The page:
All the opposition of Congress agrees: the decision of the Government to prohibit the internal mobility of Spaniards but to allow tourist trips to our country is an absolute incoherence as the European Commission has come to point out this Tuesday.
Partners and rivals of the Executive have joined this Tuesday in a cataract of criticism before a measure that warns that not only is it not understood by the population but that it may increase citizen disaffection towards the political class.
The claim is clear: if a negative PCR is enough for a foreigner to move within our country, it must also be so for a Spaniard to do so. Sanity and responsibility They have been the most repeated demands on the Government so that all citizens have the same rights.
The spokesperson for Vox, Iván Espinosa de los Monteros, has insisted that there must be safe mobility because the economy cannot be had and has demanded that the rights of residents in our country be “at least the same” as those of “a foreigner visiting Spain.”
In a similar tone, the spokesman for ERC at Congress, Gabriel Ruffian, who accused the government of committing a “terrible irresponsibility” by allowing the arrival of foreigners, denouncing the “comparative injury” that it entails for nationals. However, he tried to focus the debate on Madrid and its more lax measures. He also accused the government of giving in to pressure from the bosses.
The spokesman for the PNV, Aitor Esteban, which has accused the Government of causing “perplexity” in citizens and incurring “enormous” contradictions. A sin of which he also accused the European Commission. “This gives fuel to the uneasiness and disaffection of the citizens because they are decisions that are not understood,” warned, for its part, the spokeswoman for EH Bildu, Mertxe Aizpurúa.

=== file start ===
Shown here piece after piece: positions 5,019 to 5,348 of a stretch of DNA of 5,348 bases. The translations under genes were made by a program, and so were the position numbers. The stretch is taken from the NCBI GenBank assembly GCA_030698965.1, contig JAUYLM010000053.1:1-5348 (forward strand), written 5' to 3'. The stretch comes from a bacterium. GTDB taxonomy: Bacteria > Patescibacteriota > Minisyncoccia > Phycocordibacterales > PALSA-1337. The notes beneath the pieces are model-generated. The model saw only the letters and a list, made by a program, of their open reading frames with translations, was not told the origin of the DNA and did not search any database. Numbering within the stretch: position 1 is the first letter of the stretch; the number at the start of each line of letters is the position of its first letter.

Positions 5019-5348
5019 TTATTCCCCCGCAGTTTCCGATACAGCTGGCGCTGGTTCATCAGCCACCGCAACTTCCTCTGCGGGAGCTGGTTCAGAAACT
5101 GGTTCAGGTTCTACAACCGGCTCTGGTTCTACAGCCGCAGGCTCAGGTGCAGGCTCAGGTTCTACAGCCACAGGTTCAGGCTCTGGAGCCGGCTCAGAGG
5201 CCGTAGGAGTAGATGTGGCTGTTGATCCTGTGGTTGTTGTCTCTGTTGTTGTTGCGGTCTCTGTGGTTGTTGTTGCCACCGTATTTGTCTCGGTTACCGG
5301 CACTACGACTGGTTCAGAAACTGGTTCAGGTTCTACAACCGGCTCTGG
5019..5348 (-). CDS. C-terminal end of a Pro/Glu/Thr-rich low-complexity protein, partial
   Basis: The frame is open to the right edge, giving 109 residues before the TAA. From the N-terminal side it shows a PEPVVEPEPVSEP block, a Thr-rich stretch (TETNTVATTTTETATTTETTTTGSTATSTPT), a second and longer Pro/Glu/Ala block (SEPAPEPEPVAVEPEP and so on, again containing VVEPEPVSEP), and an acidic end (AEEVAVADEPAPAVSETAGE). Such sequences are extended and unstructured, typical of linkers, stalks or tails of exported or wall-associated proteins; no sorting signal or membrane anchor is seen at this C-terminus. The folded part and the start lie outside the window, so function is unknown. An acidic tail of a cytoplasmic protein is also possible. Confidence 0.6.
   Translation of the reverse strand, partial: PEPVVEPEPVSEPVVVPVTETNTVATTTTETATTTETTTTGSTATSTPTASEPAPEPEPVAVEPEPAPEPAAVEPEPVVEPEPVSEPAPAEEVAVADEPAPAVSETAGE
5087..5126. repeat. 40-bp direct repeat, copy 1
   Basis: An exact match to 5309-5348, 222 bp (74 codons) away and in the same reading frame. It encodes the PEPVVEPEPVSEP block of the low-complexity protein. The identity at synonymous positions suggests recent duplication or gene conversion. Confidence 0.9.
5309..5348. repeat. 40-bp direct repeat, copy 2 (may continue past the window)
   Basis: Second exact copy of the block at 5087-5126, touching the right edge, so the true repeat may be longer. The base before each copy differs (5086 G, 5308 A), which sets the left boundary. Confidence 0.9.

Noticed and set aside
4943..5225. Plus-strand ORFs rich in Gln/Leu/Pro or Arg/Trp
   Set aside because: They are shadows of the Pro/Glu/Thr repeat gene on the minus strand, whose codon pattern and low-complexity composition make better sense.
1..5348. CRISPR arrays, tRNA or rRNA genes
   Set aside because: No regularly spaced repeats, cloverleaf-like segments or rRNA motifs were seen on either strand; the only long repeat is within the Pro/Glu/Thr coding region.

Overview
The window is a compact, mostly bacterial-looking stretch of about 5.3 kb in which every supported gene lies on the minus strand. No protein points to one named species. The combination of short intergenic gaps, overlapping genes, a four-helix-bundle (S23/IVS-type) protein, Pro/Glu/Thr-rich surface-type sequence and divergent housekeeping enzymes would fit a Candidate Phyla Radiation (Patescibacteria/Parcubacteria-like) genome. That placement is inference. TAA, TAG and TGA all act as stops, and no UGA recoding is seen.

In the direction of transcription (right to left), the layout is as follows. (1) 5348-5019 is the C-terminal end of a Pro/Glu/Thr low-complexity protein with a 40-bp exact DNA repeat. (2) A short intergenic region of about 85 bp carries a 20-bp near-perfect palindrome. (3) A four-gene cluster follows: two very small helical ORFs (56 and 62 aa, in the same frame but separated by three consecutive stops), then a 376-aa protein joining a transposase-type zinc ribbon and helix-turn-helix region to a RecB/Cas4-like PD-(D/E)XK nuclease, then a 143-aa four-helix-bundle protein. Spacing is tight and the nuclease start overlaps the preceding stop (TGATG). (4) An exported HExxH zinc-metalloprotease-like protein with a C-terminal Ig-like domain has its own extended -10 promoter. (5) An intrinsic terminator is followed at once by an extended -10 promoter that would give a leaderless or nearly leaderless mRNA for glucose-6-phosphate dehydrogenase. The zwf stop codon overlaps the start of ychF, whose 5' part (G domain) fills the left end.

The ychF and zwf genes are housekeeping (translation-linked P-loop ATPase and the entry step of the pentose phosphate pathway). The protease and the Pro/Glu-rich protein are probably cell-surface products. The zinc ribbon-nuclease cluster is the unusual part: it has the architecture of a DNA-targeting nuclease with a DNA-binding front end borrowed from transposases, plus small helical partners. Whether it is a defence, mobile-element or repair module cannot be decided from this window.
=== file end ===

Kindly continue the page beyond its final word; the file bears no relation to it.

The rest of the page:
In a similar vein, the spokesmen for More Country, Íñigo Errejón, Y Commitment, Joan Baldoví, by denouncing that Spain has become “the tavern of Europe” and a “city of drunkenness.” The leader of Más País also denounced the incongruity that a Spaniard cannot travel directly to another autonomous community, but can do so if they first travel abroad.
Some arguments repeated later by the spokeswoman for the CUP, Mireia Vehí, who criticized the “nonsense” of the measure and the conversion of Spain into “the backyard of the Germans, the Swiss, the French.”
Given all this, the spokesperson for United we can, Pablo Echenique, he has admitted the incoherence but has thrown balls out and has blamed Madrid for the criticism launched by the European Commission. According to the purple leader, what Brussels criticizes when asking the member states for “coherence” are “the macro-parties of French tourists who come to a very specific city.”
George is Digismak’s reported cum editor with 13 years of experience in Journalism